Use RS4D with RPi 4B and Raspbian Bullseye 64 Bit

I am considering to purchase an instance of RS4D. It will be the kit version. My use case involves placing it outdoors away from buildings and other noise sources. I already have a suitable power supply including solar panel and battery.
Comms is the main issue. I can purchase a 4G/5G USB dongle modem that can provide internet access. But I will need to run up a firewall to assist maintain security.
I am also considering hanging off some additional environmental sensors that connect to an existing IoT device that I have that lacks useful comms capability. But it could connect to an Rpi via Ethernet cable or I2C.

But all this makes me think that the standard RPI3 that comes with the prebuilt RS4D will not cut the mustard to run all those things including the siesmograph.
So an RPi4B comes to mind.
I like to keep everything the same.
My default OS of choice is Raspian11 /64 bit And I generally use a 64 Gbyte high grade microSD.

So that’s not what you supply on the SD card. It’s something else. You supply an image that is unzipped onto the S&D card. It’s not the standard way to install Raspbian, and it does not provide opportunity to set Locale, Wifi and other settings.

If I roll my own SD card to boot from using the standard Raspbian tool, I am going to need to install the Shaker programs separately. Whilst I get that your software is not open source, I do not see anywhere it can be downloaded from as installable distribution (not the disk image)

The user manual indicates that use of an RPi4B is an available option. But no information about how to build a new boot SD Card on your own OS boot disk. It’s also unclear if the software is happy to run on RPi’s having more than a teaspoon of RAM and 64 bit OS to boot.

Please advise me what’s possible here.

Secondary issues ? Well there’s the enclosure. It’s an acrylic thing that’s screwed together. But I’ll need an outdoor enclosure. What are my options ?

Thanks and cheers.

Hello bryn, and welcome to our community!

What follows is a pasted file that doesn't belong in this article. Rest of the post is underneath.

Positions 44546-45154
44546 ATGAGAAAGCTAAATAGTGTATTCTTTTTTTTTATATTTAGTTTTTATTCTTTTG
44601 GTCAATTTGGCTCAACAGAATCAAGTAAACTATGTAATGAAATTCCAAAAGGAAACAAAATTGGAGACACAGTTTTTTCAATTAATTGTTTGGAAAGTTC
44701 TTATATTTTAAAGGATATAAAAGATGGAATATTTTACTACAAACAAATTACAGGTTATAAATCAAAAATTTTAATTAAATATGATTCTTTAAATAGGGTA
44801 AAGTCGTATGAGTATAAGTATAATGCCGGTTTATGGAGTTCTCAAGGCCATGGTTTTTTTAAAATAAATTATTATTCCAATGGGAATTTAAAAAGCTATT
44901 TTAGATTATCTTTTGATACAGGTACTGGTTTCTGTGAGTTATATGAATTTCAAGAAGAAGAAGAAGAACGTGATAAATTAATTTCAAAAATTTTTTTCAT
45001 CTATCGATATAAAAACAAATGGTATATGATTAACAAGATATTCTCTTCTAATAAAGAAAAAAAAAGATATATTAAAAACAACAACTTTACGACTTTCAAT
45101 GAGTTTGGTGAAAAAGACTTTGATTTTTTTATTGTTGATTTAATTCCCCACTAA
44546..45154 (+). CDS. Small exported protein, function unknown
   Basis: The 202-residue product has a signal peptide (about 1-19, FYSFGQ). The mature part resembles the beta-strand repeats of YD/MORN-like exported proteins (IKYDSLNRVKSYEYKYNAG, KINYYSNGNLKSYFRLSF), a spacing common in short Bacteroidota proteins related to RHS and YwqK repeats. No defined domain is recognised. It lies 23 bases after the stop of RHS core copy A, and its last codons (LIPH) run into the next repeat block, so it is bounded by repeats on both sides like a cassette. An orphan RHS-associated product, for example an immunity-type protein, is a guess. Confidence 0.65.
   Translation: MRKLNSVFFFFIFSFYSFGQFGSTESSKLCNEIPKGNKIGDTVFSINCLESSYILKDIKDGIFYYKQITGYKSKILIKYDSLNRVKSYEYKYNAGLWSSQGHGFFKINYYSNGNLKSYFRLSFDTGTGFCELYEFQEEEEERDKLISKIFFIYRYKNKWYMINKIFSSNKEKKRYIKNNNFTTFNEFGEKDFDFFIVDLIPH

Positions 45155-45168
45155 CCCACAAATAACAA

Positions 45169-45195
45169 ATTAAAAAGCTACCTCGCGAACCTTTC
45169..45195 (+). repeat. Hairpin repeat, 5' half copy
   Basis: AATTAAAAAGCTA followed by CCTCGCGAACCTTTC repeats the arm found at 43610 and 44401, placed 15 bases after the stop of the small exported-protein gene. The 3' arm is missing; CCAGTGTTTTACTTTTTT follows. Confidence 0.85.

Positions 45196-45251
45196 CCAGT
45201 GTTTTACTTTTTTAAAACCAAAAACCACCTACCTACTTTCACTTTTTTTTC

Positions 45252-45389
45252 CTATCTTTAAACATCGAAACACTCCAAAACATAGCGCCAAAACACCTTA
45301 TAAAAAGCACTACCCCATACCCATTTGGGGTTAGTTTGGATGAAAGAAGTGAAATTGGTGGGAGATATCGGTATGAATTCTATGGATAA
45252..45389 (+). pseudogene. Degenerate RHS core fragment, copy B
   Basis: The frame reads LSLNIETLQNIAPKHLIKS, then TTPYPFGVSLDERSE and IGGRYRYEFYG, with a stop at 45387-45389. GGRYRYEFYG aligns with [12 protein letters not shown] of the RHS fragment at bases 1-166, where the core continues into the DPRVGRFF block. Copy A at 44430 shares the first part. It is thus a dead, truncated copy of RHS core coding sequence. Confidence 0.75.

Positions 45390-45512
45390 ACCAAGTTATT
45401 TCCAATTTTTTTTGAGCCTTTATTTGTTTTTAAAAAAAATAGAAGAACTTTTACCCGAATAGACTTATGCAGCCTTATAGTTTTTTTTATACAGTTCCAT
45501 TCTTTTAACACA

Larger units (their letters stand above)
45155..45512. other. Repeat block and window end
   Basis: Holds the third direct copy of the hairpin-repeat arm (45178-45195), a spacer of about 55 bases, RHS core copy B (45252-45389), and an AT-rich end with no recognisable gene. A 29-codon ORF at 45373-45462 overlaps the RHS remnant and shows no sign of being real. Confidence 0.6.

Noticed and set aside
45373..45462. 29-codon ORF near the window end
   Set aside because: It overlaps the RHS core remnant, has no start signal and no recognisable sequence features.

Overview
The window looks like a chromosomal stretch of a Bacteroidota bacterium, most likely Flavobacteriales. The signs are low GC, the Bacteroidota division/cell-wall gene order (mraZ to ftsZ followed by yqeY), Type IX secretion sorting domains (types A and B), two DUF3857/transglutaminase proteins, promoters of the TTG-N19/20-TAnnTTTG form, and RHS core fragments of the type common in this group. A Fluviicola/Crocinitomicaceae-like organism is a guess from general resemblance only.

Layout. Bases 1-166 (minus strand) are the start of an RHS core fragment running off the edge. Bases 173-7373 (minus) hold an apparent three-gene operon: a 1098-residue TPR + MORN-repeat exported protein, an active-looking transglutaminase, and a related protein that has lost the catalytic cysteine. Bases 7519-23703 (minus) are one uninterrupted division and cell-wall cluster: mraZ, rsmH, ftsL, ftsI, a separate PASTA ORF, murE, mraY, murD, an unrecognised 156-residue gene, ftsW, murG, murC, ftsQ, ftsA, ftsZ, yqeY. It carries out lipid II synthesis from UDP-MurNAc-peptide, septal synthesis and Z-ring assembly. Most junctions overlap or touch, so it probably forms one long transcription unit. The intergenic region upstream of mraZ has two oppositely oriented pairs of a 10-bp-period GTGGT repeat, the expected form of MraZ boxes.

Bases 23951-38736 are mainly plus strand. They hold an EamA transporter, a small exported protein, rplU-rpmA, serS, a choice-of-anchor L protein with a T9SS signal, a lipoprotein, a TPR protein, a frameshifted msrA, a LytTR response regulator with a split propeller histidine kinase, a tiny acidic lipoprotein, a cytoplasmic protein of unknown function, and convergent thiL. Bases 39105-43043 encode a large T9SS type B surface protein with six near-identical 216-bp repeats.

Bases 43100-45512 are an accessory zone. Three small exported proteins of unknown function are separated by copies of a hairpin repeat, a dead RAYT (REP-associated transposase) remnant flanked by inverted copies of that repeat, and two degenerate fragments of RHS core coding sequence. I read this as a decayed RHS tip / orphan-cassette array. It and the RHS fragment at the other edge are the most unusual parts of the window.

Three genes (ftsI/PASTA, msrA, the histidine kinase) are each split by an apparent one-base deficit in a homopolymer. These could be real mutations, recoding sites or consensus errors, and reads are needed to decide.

This sounds like a fascinating project to put together, a fully monitored low-noise Shake installation. It sounds awesome!

In regards to your observations, we ship all our Shakes with MLC-grade microSD cards (since 2018) but we also recommend using TLC-grade microSDs, due to their improved performance.

We do not have an installable distribution of the Shake software, which is built upon a Debian OS (raspberryShake-public / Raspshake Sd Img · GitLab). It is however possible to configure WiFi connections or dongles (How to configure Wifi and USB wifi dongles from command-line — Instructions on Setting Up Your Raspberry Shake) manually via command-line, or also via our rs.local/ interface.

Yes, some Pi4B modules are indeed supported, you will be able to find a complete list here: Technical Specifications — Instructions on Setting Up Your Raspberry Shake. We recommend that only the Shake OS runs on the Pi computer itself, to provide maximum processing power to the tasks it has to perform (Technical Specifications — Instructions on Setting Up Your Raspberry Shake), it is possible that, given a more powerful Pi base, more applications could be run at the same time. It will be a matter of experimenting with what you want to add, and check how much these additional software may or may not impact the performance of the Shake itself.

Onto the enclosure, we also have an IP67-grade outdoor enclosure that you can acquire from us, and that you can see by selecting the Outdoor variation in any Shake model on our shop (RS4D | Strong Motion Seismograph). It is fully weather proof, dust tight, and can also withstand being (temporarily, 30 minutes at 1 meter) submerged in water. External IP67 connectors will provide additional protection for power, LAN, and eventual GPS antenna.

If you have any other questions, or if I have missed something, I remain available.